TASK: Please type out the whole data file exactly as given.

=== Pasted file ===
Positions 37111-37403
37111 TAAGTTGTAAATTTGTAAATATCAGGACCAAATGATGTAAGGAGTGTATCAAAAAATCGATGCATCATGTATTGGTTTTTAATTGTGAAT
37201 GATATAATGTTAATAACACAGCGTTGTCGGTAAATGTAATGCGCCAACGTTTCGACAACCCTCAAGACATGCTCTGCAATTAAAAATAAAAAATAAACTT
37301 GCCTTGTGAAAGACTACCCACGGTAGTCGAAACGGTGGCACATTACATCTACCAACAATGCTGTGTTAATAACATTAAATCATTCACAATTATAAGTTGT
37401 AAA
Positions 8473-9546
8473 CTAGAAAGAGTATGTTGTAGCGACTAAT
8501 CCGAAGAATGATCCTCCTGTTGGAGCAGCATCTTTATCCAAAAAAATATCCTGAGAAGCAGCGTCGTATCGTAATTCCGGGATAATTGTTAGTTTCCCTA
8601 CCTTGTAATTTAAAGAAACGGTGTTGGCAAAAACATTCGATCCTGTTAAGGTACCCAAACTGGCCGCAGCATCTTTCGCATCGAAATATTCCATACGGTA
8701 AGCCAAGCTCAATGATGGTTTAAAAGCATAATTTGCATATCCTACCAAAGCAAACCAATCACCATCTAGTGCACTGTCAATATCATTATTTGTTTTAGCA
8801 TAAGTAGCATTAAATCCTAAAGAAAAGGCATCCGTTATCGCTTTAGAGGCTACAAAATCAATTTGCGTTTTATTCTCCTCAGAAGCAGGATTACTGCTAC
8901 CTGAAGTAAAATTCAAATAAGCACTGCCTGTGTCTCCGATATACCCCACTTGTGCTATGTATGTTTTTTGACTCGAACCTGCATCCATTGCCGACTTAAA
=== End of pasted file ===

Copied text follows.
Positions 37111-37403
37111 TAAGTTGTAAATTTGTAAATATCAGGACCAAATGATGTAAGGAGTGTATCAAAAAATCGATGCATCATGTATTGGTTTTTAATTGTGAAT
37201 GATATAATGTTAATAACACAGCGTTGTCGGTAAATGTAATGCGCCAACGTTTCGACAACCCTCAAGACATGCTCTGCAATTAAAAATAAAAAATAAACTT
37301 GCCTTGTGAAAGACTACCCACGGTAGTCGAAACGGTGGCACATTACATCTACCAACAATGCTGTGTTAATAACATTAAATCATTCACAATTATAAGTTGT
37401 AAA
Positions 8473-9546
8473 CTAGAAAGAGTATGTTGTAGCGACTAAT
8501 CCGAAGAATGATCCTCCTGTTGGAGCAGCATCTTTATCCAAAAAAATATCCTGAGAAGCAGCGTCGTATCGTAATTCCGGGATAATTGTTAGTTTCCCTA
8601 CCTTGTAATTTAAAGAAACGGTGTTGGCAAAAACATTCGATCCTGTTAAGGTACCCAAACTGGCCGCAGCATCTTTCGCATCGAAATATTCCATACGGTA
8701 AGCCAAGCTCAATGATGGTTTAAAAGCATAATTTGCATATCCTACCAAAGCAAACCAATCACCATCTAGTGCACTGTCAATATCATTATTTGTTTTAGCA
8801 TAAGTAGCATTAAATCCTAAAGAAAAGGCATCCGTTATCGCTTTAGAGGCTACAAAATCAATTTGCGTTTTATTCTCCTCAGAAGCAGGATTACTGCTAC
8901 CTGAAGTAAAATTCAAATAAGCACTGCCTGTGTCTCCGATATACCCCACTTGTGCTATGTATGTTTTTTGACTCGAACCTGCATCCATTGCCGACTTAAA